The Sixers don’t want to get much better this season — they still have their own draft pick and would love to have the best lottery odds to land Ben Simmons in June. But they don’t want to get worse, either. Which is why you probably shouldn’t expect them to make any trades in the run-up to the trade deadline in February, something reported by Keith Pompey of the Philadelphia Inquirer.

The 76ers will listen to trade offers, but chances are they won’t make any moves by the Feb. 18 trade deadline.

“We will continue to look for opportunities if there are things that we can do to add players for now and the future,” general manager Sam Hinkie said Monday. “We will look, but I’m not sure it will happen.”

The past couple trade deadlines GM Sam Hinkie sent talent out. Two seasons ago it was Evan Turner and Spencer Hawes shipped out at the deadline, last season it was Michael Carter-Williams (which was a smart move, he has struggled and the Sixers got the Lakers top-three protected pick this draft or next, a great asset).

Bringing in Jerry Colangelo was never going to change the core of the plan long-term in Philly — they have quality young players such as Jahlil Okafor and Nerlens Noel, but they need to add a lot more. Even without any moves they likely have three first round picks this season, four if the Lakers’ pick falls to fourth or worse. They have Dario Saric coming over in the next few years and — knocking on wood — Joel Embiid. Nail the draft and they can have something special.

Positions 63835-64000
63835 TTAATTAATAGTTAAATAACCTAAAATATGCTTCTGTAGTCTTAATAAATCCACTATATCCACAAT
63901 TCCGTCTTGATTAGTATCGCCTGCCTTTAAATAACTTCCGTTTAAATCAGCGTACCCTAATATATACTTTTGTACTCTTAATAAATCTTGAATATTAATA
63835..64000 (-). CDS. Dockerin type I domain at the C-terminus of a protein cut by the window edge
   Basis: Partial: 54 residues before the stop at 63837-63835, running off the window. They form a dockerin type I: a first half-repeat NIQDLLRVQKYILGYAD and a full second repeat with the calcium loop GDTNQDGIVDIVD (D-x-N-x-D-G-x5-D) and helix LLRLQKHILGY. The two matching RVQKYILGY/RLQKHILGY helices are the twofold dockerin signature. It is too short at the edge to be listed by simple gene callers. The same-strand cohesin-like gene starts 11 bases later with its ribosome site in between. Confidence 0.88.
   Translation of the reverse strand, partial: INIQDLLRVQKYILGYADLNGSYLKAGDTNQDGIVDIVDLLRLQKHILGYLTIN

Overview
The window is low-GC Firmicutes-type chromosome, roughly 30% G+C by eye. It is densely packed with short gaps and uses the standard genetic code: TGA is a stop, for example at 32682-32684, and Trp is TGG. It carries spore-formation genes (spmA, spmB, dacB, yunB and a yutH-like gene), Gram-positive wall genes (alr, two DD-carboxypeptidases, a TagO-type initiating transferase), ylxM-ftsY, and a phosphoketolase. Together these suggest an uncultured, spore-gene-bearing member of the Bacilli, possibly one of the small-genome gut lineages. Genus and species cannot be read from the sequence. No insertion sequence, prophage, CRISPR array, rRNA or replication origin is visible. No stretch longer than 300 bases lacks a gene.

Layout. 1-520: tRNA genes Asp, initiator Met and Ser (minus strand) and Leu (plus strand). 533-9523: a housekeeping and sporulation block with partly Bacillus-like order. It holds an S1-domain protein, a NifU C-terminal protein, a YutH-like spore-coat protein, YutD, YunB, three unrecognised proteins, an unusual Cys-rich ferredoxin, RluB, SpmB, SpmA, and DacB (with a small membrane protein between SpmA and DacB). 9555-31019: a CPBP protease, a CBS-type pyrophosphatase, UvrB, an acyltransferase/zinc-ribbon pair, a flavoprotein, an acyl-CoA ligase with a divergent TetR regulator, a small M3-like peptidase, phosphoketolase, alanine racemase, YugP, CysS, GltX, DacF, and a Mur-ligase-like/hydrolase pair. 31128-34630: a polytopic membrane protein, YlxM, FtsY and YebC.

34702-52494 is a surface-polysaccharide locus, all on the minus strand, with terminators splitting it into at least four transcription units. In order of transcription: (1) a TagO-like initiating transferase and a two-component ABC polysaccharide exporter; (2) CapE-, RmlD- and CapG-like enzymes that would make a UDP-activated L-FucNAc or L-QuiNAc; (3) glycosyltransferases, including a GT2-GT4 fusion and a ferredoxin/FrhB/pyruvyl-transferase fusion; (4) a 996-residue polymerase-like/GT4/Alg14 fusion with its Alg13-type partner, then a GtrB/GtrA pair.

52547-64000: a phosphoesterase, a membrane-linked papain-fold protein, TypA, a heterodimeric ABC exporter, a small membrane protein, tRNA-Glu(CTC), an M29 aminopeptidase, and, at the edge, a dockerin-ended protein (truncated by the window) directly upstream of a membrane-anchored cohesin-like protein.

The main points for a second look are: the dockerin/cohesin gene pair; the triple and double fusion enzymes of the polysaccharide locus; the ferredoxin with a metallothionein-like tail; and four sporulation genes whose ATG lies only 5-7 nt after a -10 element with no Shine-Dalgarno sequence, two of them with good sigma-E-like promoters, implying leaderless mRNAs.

They are not going to mess with that at the deadline unless someone blows them away with an offer.

John Wall’s agent change about empowering his friends, speaks to changes in agent landscape

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John Wall‘s decision to change agents — he recently left Relativity Sports, where he had been for five seasons, and soon will join Rich Paul’s agency — speaks to the landscape for agents.

It’s not simply a question of an agent getting guys the largest contracts anymore — Wall is in the middle of a max deal and will likely get another one after this. It’s about marketing opportunities, it’s about shoe deals, and it’s about the players’ friends having real power. It’s the model LeBron James set up (Rich Paul is his agent) and Wall told David Aldridge of NBA.com that “his team” of friends was at the heart of his decision to move on.